Well-Known Historical Figures That May Or May Not Have Existed
History is full of unanswered questions. How do we know that famous historical figures existed? There’s plenty of evidence to suggest that these people did indeed come before, but there’s also plenty of room for doubt. Many people have questioned the legitimacy of figures from the past—from Shakespeare to Moses. Did they really exist, or are they the product or stories?
Many historical figures who are considered real today may just have been useful characters for explaining away the mysteries of the world to our ancestors, who lacked the same kind of record-keeping technology that we have today. Was Robin Hood real, or was he a symbol of equality winning over an oppressive force? Let’s look back in time and examine these famous names.
The Real Mulan
Most of you will know this warrior legend from Disney’s Mulan. In the movie, a Chinese princess had to go to war in her father’s place. Much of the tension in the film surrounds Mulan’s fear of being found out as a woman by her superior officer.
According to one source, Chinese Shadow Theatre: History, Popular Religion, and Warrior Women, Mulan may not have existed and may have been based on another Chinese woman-warrior, Wei Huahu, who had many of the same characteristics of everyone’s favorite lady warrior.
The Legendary King Arthur
Everyone knows the legend of King Arthur. As a boy, he pulled out Excalibur and, with the help of Merlin, established himself as a great ruler. But was he a real person, or just the product of myth? The facts, at least according to researchers, are unreliable at best.
But Arthur may not have been entirely fictional. Some sources suggest that a Roman commander, Lucius Artorius Castus, may have been the inspiration behind the character. There’s also Riothamus, the 5th-century king of the Britons, to consider. Both fit the deeds and archetype well.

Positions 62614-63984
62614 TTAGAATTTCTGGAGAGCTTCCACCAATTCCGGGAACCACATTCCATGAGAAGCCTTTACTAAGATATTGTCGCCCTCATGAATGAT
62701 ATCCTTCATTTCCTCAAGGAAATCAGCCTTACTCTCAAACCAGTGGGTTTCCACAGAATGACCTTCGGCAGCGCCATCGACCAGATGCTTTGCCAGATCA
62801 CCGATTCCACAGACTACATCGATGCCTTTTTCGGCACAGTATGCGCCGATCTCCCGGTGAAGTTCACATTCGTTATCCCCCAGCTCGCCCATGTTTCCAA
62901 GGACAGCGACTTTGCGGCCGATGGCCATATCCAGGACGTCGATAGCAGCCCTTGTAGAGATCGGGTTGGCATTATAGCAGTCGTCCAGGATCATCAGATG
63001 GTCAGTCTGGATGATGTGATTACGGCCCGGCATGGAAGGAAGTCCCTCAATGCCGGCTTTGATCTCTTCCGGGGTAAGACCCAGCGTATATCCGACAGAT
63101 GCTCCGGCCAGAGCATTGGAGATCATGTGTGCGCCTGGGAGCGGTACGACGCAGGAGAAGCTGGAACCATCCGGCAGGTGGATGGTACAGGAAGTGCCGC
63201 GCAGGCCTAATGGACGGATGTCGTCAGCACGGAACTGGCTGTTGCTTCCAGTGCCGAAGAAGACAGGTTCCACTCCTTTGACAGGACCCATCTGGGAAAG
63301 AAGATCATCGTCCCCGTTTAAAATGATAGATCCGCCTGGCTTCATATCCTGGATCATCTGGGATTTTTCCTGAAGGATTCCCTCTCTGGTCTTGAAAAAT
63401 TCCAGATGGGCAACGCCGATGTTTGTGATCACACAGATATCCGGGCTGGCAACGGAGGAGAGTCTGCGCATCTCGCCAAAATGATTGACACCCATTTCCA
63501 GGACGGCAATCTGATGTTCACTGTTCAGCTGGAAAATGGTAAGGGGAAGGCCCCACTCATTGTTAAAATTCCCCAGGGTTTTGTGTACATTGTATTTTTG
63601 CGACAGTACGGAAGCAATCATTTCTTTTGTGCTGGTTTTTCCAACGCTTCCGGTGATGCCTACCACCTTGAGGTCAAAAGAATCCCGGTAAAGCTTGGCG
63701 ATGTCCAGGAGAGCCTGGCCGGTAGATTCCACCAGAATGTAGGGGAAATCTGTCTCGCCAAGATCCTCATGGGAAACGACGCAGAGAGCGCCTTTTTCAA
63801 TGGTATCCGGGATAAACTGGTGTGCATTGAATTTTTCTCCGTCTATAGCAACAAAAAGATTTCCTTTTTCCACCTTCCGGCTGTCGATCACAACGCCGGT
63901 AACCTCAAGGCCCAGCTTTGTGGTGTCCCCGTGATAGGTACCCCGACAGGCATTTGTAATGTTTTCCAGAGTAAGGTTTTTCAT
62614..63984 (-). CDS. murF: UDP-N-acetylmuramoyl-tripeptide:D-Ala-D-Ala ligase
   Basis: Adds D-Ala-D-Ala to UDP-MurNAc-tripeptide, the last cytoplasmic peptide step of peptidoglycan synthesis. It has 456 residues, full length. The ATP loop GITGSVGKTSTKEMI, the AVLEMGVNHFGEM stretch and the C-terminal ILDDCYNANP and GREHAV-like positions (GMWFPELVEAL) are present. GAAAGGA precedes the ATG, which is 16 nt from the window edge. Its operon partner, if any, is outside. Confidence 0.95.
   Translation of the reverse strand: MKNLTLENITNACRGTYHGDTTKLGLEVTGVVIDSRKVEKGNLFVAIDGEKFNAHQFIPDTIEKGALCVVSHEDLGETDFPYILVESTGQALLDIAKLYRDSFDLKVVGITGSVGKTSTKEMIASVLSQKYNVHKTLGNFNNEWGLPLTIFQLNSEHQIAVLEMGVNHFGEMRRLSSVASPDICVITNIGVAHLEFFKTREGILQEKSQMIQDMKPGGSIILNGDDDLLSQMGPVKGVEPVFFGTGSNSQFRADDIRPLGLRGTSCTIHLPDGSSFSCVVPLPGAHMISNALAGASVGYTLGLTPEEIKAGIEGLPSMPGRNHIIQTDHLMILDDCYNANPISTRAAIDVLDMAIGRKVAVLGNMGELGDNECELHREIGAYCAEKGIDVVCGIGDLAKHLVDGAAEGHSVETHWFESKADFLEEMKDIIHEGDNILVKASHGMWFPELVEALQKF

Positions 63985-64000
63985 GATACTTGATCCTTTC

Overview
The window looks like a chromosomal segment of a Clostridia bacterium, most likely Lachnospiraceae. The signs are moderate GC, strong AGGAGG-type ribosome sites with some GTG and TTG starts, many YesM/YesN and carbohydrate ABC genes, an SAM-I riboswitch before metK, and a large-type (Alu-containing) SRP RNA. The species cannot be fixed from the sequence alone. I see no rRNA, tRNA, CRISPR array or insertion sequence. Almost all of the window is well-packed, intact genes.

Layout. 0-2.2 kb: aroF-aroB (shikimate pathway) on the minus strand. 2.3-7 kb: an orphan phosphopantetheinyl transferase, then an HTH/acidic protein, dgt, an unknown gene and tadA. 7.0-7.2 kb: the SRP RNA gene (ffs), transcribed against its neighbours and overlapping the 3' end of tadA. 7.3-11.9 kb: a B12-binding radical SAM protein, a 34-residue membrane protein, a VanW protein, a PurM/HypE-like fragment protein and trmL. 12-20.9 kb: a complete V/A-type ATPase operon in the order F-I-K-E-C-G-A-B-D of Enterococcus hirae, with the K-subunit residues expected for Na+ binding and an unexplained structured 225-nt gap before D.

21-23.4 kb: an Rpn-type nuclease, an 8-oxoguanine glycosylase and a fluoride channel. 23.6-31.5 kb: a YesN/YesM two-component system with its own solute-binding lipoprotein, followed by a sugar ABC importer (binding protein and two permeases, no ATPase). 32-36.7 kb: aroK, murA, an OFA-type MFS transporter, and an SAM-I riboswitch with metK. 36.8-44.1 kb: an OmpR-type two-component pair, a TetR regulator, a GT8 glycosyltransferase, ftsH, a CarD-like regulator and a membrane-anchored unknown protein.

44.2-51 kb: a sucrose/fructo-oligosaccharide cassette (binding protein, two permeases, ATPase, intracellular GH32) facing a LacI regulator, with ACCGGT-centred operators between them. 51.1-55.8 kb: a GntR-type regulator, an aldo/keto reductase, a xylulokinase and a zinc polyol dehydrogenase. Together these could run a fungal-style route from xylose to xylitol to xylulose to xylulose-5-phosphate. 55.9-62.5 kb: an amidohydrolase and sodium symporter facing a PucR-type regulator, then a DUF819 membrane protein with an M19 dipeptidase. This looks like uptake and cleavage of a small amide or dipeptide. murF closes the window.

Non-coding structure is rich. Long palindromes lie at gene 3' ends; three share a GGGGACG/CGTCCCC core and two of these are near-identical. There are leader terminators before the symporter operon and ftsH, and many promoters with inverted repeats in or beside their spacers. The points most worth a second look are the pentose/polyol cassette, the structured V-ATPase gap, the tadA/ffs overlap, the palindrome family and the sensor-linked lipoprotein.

The Bard’s Bard: Shakespeare
Surely this great playwright couldn’t himself be fictional, right? A few historians and conspiracy theorists have questioned that a man named William Shakespeare existed. Some have suggested that someone else may have been writing all those plays with a pen name.
It’s a wild assertion, but due to the lack of information about his background, it’s not an idea totally without merit. But who could the man (or woman) behind the pen name be? One schoolteacher named J. Loony posited that the real writer’s name was Edward De Vere and that his work was published under a different name following his death.
Men In Tights: Robin Hood
Back in the 143h and 14th centuries, the name “Robin Hood” became incredibly popular among the smallfolk and noble folk. Many bandits fashioned themself after this figure, even taking his name for themselves during their plunderous activities.
Historians have never confirmed his existence. Robin Hood may not have been real, or at least one person, but he may have been inspired by a nobleman named Fulk Fitzwarin, whose (supposedly) real-life exploits were documented in Fouke le Fitz Waryn.
The Tutor Of Gentlemen: Confucius
It’s hard to overstate how important and influential this Chinese philosopher has been in Eastern thinking. His instructions on how to be the perfect “gentleman” have endured through the ages. However, just as many philosophical writings come in the form of a story, Confucius too may have been fictional.